People’s participation – an oft-repeated, ignored and abused phrase – takes on a refreshing new meaning in Agarwal’s articles, where ordinary people come together to work extraordinary transformations in their environment, and hand-in-hand, their daily lives. In these pages, we read about Sukhomajri – meaning the dry village – situated near Chandigarh amid the denuded Shivalik Hills in north India. Here, pioneering efforts in micro-watershed development by soil-conservationist P R Mishra in the late seventies and early eighties, led to access to grass, wood and water, nearly three times more crop-production, increased fodder availability and greater volumes of milk. The author suggests that such successful efforts at community mobilisation and effective protection and regeneration of natural resources are not one-off developments wrought by a few dedicated samaritans. Instead, they represent a wider social response to the “environmental precipice” on which we find ourselves poised today. It would be wrong to consider the numerous micro-experiments in community management of natural resources as ‘projects’, explains Agarwal. Citing examples including the Chipko movement, he points out that many of these extraordinary developments are “more the result of people’s aspirations than project planning”. Further, he throws light on rural communities where change has been brought about without any external agents at work, such as forest protection efforts in, what was then, the Uttar Pradesh Himalaya.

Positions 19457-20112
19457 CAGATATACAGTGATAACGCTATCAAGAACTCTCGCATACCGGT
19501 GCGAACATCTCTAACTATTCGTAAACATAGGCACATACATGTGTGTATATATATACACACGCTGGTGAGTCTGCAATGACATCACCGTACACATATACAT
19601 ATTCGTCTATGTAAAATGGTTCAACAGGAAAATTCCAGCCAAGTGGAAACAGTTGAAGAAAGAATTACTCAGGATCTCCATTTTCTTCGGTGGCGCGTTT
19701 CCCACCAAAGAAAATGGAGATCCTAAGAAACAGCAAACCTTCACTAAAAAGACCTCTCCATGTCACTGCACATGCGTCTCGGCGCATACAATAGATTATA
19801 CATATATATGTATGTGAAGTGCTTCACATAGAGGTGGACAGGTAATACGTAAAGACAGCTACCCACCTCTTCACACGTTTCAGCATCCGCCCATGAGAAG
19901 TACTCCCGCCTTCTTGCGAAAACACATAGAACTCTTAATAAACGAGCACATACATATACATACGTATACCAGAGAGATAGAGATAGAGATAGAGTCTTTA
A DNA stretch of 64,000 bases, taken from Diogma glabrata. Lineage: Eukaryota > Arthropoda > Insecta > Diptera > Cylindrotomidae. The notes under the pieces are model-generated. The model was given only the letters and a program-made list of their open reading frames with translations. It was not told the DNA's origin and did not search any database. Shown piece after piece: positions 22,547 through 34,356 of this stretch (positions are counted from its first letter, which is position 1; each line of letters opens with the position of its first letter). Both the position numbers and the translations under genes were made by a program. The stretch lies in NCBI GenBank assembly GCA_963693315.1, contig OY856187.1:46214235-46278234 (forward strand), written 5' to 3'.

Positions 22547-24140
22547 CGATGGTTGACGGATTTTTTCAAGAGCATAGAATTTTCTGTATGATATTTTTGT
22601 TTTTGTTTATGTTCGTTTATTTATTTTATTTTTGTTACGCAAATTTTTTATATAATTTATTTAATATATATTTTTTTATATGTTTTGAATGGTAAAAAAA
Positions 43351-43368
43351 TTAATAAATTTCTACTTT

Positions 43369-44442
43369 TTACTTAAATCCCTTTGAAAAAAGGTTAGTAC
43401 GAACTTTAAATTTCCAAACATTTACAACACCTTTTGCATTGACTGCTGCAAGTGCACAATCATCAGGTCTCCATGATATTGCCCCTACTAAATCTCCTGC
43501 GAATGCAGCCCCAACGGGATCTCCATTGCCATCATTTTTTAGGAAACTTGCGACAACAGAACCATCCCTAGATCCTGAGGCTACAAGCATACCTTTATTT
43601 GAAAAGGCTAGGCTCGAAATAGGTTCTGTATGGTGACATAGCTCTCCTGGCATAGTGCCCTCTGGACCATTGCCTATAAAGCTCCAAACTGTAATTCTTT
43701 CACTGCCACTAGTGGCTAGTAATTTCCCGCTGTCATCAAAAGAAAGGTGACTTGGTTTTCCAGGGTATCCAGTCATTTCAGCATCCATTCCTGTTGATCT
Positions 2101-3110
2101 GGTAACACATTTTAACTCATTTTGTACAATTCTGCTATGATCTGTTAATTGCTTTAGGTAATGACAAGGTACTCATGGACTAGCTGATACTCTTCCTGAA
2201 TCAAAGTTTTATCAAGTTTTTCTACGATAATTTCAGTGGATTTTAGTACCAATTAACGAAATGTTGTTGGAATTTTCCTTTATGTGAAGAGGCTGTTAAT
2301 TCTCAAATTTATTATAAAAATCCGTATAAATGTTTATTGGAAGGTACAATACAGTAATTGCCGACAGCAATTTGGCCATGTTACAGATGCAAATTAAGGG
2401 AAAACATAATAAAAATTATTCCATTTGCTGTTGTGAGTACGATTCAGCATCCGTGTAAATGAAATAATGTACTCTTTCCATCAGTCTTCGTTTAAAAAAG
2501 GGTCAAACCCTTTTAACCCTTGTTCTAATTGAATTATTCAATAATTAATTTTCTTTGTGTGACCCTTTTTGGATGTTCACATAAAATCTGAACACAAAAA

Efforts to cause change, however, often run into bureaucratic hurdles. Take, for example, the Forest Conservation Act of 1980, which sought to give more powers to the Central Government in the management of forests and forest resources. As pointed out by Chandi Prasad Bhatt of the Chipko movement, this Act sought to prohibit forest-dwellers from carrying out almost any activity, be it building a ropeway across a river or traditional irrigation channels. Further, Agarwal explains the serious problems and contradictions involved in privatising or corporatising degraded forest lands, which alienates the poor from the very resources on which their lives depend. Even worse, when people take initiatives to fashion change, the government erects barriers of distrust and hostility. For instance, take the case of a tribal settlement called Motewadi near the town of Manchar in Pune district, situated next to a barren hillock belonging to the forest department. In the early nineties, despite petitioning government officials in very influential positions, the villagers’ request to plant trees on the hillock did not draw a positive response. Adding to this dangerous cocktail, the government throws people out of protected areas, thus disempowering them by eroding their natural rights to their habitat. But India’s poverty cannot be alleviated without an ecological revival. And as the author never tires of telling us, the decisive way forward towards such a regeneration is to put people first.